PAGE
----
Climate Change Is Affecting The Arctic’s Rain and Snow, Says NOAA

Conditions are rapidly changing as the Arctic warms. The Arctic is now seeing more rainfall when historically it would be snowing.

Ship traffic in the Arctic is also increasing, bringing new risks to fragile ecosystems, and the Greenland ice sheet is continuing to send freshwater and ice into the ocean, raising global sea level.

In the annual Arctic Report Card, released Dec. 13, 2022, we brought together 144 other Arctic scientists from 11 countries to examine the current state of the Arctic system.

When Fairbanks, Alaska, got 1.4 inches of freezing rain in December 2021, the moisture created an ice layer that persisted for months, bringing down trees and disrupting travel, infrastructure and the ability of some Arctic animals to forage for food.

The entire Arctic region has seen a more than 40% loss in summer sea ice extent over the 44-year satellite record.

Under the ground, the wetter, rainier Arctic is accelerating the thaw of permafrost, upon which most Arctic communities and infrastructure are built.

Snow helps to keep the Arctic cool by reflecting incoming solar radiation back to space, rather than allowing it to be absorbed by the darker snow-free ground.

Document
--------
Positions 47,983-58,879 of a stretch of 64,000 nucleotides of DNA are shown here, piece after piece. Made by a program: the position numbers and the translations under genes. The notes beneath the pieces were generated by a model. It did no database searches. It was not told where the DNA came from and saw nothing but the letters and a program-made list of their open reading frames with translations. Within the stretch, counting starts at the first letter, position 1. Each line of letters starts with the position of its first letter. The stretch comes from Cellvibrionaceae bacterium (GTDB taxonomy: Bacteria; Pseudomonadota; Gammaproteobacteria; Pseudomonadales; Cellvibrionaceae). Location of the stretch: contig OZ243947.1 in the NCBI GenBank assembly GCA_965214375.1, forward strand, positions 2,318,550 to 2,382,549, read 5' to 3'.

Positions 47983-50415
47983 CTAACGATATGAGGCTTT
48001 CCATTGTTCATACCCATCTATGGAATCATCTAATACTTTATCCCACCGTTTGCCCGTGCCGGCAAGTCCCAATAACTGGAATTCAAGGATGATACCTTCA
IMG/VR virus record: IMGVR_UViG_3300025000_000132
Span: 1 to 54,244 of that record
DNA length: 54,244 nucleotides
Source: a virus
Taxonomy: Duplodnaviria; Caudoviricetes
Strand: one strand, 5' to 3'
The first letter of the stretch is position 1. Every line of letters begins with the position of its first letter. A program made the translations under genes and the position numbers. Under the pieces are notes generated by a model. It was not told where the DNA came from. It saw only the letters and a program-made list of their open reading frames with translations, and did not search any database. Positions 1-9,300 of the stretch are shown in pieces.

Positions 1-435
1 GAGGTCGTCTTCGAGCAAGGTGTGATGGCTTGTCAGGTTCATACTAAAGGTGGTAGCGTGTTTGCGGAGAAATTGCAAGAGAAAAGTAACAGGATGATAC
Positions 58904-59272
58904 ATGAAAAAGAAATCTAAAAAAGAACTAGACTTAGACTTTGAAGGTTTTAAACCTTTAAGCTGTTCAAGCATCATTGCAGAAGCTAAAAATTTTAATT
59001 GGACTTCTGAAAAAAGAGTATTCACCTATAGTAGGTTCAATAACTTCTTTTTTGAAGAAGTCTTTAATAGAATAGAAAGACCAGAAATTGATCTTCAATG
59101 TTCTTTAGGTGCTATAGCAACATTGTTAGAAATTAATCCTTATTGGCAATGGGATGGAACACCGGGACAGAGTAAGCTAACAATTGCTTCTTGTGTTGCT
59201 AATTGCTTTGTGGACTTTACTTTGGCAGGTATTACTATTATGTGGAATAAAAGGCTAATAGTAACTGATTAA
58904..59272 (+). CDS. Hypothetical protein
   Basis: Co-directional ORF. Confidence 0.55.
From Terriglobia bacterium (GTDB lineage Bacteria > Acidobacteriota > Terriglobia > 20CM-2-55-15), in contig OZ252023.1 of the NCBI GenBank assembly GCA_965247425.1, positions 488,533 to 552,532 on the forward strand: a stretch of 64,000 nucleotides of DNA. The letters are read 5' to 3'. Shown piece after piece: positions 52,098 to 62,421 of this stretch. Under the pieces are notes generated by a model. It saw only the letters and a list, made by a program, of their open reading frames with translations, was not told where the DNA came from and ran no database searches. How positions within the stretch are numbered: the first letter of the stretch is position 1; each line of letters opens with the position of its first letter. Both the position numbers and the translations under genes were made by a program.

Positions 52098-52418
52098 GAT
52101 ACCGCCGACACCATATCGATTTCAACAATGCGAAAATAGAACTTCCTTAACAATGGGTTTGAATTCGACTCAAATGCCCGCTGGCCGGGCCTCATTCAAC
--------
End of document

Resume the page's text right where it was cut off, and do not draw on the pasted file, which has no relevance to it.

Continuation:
The June snow cover extent across the Arctic is declining at a rate of nearly 20% per decade, marking a dramatic shift in how the snow season is defined and experienced across the North.

Fatal falls through thin sea, lake and river ice are on the rise across Alaska, resulting in immediate tragedies as well as adding to the cumulative human cost of climate change that Arctic Indigenous peoples are now experiencing on a generational scale.

The impacts of Arctic warming are not limited to the Arctic.

Satellite-based ship data since 2009 clearly show that maritime ship traffic has increased within all Arctic high seas and national exclusive economic zones as the region has warmed.

For these ecologically sensitive waters, this added ship traffic raises urgent concerns ranging from the future of Arctic trade routes to the introduction of even more human-caused stresses on Arctic peoples, ecosystems and the climate.

These concerns are especially pronounced given uncertainties regarding the current geopolitical tensions between Russia and the other Arctic states over its war in Ukraine.

Rapid Arctic warming requires new forms of partnership and information sharing, including between scientists and Indigenous knowledge-holders.